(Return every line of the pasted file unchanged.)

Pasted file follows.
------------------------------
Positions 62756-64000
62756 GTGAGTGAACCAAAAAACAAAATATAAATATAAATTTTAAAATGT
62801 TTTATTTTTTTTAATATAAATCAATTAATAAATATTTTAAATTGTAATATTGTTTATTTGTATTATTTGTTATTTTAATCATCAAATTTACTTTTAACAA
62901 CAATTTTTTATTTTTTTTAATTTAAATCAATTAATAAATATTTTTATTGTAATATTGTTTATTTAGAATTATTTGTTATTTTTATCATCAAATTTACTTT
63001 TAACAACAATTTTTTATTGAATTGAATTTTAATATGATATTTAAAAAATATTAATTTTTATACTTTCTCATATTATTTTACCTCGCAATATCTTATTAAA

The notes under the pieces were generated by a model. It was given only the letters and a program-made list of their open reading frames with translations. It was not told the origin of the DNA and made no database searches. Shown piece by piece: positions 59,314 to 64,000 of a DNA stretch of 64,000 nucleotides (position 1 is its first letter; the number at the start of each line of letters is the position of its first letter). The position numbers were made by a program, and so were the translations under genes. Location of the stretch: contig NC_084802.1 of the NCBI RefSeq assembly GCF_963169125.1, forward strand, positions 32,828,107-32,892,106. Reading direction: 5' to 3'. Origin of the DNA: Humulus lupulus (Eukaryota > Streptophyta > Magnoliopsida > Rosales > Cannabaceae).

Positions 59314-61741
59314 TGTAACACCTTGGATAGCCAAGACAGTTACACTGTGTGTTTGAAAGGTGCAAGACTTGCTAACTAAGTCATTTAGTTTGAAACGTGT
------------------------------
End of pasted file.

Positions 62756-64000
62756 GTGAGTGAACCAAAAAACAAAATATAAATATAAATTTTAAAATGT
62801 TTTATTTTTTTTAATATAAATCAATTAATAAATATTTTAAATTGTAATATTGTTTATTTGTATTATTTGTTATTTTAATCATCAAATTTACTTTTAACAA
62901 CAATTTTTTATTTTTTTTAATTTAAATCAATTAATAAATATTTTTATTGTAATATTGTTTATTTAGAATTATTTGTTATTTTTATCATCAAATTTACTTT
63001 TAACAACAATTTTTTATTGAATTGAATTTTAATATGATATTTAAAAAATATTAATTTTTATACTTTCTCATATTATTTTACCTCGCAATATCTTATTAAA

The notes under the pieces were generated by a model. It was given only the letters and a program-made list of their open reading frames with translations. It was not told the origin of the DNA and made no database searches. Shown piece by piece: positions 59,314 to 64,000 of a DNA stretch of 64,000 nucleotides (position 1 is its first letter; the number at the start of each line of letters is the position of its first letter). The position numbers were made by a program, and so were the translations under genes. Location of the stretch: contig NC_084802.1 of the NCBI RefSeq assembly GCF_963169125.1, forward strand, positions 32,828,107-32,892,106. Reading direction: 5' to 3'. Origin of the DNA: Humulus lupulus (Eukaryota > Streptophyta > Magnoliopsida > Rosales > Cannabaceae).

Positions 59314-61741
59314 TGTAACACCTTGGATAGCCAAGACAGTTACACTGTGTGTTTGAAAGGTGCAAGACTTGCTAACTAAGTCATTTAGTTTGAAACGTGT